What about the diabetic dog? Why didn’t feeding the dog pancreas work? With our modern knowledge, it is easy to understand. The pancreas has at least two functions: to synthesize insulin and to supply digestive juices to the digestive system. The problem that vexed diabetes researchers at the turn of 1900’s is this dual nature of the pancreas. The pancreas secreted both insulin (a protein) and proteases (molecules that digest or break apart proteins). When the pancreas was ground up, the digestive juices (proteases) destroyed the insulin.
The problem can be stated easily in modern terms: how can you separate the insulin from the proteases? In the language of the time, insulin was contained in the external secretions, while the proteases were part of the internal secretions.
Banting’s idea that fateful night was:
by the experimental ligation of the duct and the subsequent degeneration of a portion of the pancreas, that one might obtain the internal secretion free from the external secretion.
Banting had an idea about how to do the separation surgically. However, he lacked the means to carry out the idea. The experiments he needed to do were straightforward: operate on a dog (dogs were the experimental animal of choice at the time), tie off (ligate) the main pancreatic duct, close up the wound, and wait. He would wait for a week or so, then remove the pancreas from the dog. During that week, the portion of the pancreas that produced the destructive proteases would have atrophied.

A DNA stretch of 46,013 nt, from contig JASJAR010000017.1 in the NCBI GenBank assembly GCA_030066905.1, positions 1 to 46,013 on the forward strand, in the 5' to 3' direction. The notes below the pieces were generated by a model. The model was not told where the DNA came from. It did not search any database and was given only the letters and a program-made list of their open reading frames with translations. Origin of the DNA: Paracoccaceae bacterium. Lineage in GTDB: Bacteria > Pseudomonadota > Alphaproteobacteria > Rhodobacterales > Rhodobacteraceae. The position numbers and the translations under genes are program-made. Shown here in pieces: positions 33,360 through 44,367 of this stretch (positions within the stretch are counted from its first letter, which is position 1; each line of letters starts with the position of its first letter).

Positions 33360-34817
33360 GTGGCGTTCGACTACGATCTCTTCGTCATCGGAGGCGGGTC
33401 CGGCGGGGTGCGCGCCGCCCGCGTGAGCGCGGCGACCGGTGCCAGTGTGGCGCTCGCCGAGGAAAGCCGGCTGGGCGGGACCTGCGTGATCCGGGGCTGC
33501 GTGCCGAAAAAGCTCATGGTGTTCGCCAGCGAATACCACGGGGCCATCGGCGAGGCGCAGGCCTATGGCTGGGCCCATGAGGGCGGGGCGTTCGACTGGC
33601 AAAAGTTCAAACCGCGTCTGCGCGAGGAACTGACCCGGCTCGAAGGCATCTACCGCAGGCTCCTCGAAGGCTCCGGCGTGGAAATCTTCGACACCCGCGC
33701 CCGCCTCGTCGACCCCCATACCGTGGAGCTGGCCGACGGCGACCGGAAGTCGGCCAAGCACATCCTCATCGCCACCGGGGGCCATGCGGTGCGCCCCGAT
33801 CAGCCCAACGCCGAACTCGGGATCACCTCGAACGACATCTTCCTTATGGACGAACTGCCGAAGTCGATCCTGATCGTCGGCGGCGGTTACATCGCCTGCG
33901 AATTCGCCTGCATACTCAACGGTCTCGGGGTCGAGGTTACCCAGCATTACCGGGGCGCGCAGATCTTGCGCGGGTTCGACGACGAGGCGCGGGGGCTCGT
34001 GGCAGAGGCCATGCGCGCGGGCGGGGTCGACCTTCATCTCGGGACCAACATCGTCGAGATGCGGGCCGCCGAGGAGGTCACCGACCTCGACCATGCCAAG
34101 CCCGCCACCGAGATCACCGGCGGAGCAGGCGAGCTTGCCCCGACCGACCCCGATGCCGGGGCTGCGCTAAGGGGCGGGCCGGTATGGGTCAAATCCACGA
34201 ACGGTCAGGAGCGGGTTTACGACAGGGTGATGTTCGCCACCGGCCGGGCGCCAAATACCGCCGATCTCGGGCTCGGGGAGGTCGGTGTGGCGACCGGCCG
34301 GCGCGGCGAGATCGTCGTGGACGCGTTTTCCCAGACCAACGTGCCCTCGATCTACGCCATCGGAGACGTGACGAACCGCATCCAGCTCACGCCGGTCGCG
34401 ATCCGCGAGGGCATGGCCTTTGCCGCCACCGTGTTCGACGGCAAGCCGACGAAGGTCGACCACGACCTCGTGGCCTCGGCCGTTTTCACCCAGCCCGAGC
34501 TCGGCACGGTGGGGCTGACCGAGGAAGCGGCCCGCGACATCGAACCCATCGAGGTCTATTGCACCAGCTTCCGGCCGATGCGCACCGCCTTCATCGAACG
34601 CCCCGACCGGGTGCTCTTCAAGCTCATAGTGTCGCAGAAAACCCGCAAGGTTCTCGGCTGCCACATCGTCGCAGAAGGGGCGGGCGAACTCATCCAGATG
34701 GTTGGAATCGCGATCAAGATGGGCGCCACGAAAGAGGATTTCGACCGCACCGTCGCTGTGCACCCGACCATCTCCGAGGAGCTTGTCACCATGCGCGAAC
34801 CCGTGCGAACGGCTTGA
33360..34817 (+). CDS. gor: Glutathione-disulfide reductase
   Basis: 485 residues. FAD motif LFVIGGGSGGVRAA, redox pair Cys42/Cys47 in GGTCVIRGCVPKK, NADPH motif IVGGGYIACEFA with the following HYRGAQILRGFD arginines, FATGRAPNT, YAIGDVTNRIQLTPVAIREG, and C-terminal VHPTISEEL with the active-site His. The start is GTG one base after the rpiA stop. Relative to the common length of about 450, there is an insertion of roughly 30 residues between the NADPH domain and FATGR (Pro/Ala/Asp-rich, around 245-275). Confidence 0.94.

Once the pancreas was removed, the dog would begin exhibiting symptoms of diabetes. Banting could then feed the dog parts of the ligated pancreas to test whether it contained insulin. How would he determine the success of this test? Of course, he could just keep feeding the dog the ligated pancreas and observe the health of the dog, but this could take weeks. A quicker method was needed. He would need a method to measure the amount of glucose in the blood.